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Gazette opinion: A legal hornet's nest, and a deeper concern

Gazette opinion: A legal hornet's nest, and a deeper concern


Steve Secrist of Puget Sound Energy.

Our Republican Legislature and Republican governor have collaborated to do something stunningly anti-Republican — interfere in a private contract between the owners of the Colstrip power plant.

In the process, they have kicked over a legal hornet's nest. And more angry stingers are emerging all the time.

Senate Bill 266 empowers Montana’s attorney general to prescribe maintenance at the power plant and issue fines of $100,000 a day to each Colstrip owner who doesn’t comply. Senate Bill 265 forces all contract disputes to be settled in Montana, instead of Spokane, Washington, where arbitration has taken place since the creation of Colstrip Units 3 and 4.

Puget Sound Energy, one of the Colstrip owners, happens to be located in Washington state, where their Legislature has ordered the the end of fossil-fuel-produced energy by 2025.

Almost before the ink was dry on Gov. Greg Gianforte's signature, PSE and other Colstrip co-owners Avista Corp., Pacificorp and Portland General Electric filed suit.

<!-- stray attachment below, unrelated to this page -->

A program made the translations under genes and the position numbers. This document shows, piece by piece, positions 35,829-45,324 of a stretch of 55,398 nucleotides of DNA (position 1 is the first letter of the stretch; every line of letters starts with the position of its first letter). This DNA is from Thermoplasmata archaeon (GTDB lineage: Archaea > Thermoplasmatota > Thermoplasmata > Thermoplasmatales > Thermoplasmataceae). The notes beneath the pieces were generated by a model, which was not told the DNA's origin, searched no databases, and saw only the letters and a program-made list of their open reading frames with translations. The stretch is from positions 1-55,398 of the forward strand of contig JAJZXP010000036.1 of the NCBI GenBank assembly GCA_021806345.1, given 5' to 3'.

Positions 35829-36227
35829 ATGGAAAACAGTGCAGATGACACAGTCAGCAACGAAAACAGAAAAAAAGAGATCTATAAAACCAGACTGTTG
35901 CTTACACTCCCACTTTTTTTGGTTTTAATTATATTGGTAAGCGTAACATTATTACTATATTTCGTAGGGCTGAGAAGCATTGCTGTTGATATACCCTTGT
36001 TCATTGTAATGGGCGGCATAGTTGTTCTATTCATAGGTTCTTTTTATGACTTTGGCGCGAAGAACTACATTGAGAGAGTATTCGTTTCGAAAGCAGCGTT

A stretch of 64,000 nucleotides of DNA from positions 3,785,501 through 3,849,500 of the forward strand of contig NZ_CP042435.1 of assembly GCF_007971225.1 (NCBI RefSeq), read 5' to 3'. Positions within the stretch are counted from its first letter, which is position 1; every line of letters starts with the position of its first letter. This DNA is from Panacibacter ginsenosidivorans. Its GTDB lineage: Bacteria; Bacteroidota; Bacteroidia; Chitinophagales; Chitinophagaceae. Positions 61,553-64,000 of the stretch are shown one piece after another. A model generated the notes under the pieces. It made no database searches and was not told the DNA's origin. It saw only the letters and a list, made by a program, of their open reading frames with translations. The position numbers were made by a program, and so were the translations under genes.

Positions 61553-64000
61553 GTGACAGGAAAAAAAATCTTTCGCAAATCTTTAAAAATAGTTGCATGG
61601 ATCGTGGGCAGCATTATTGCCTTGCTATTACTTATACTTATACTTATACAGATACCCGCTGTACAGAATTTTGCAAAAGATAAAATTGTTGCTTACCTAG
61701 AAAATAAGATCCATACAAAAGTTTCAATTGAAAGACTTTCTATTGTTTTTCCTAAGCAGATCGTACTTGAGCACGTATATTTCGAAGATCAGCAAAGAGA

And Puget Sound Senior Vice President and General Counsel Steve Secrist has indicated that at least one more lawsuit is on the way, calling the new laws "the latest in an ongoing volley of punitive" legislation from Montana.

There is certainly reason to believe the lawsuits could be successful.

As Secrist points out, the new legislation "unabashedly attempts to rewrite a business contract, and I would add, a longstanding business contract."

But in the final analysis, the biggest issue — and the most longstanding harm — created by the new laws is the deep distrust of the state that they engender in industry. If the state can be expected to invalidate business dealings it doesn't care for, who will wish to come to Montana and do business?

Secrist points out that long past coal, Montana has a bright future as an energy exporter as wind and solar expand. He mentioned the Mitsubishi proposal for a hydrogen electrolyzing plant and companion power plant in Butte that could be a key asset for West Coast companies, like Puget, who will be in the market for huge amounts of green energy.

This crude, ill-considered lawmaking has already embroiled the state in a morass of litigation.

If the business chill created by the state's legislative and executive branches keeps future projects from going forward, the state will lose, all over again.

The Billings Gazette Editorial Board includes President and Publisher Dave Worstell, Regional Editor David McCumber, and Chief Photographer Larry Mayer.


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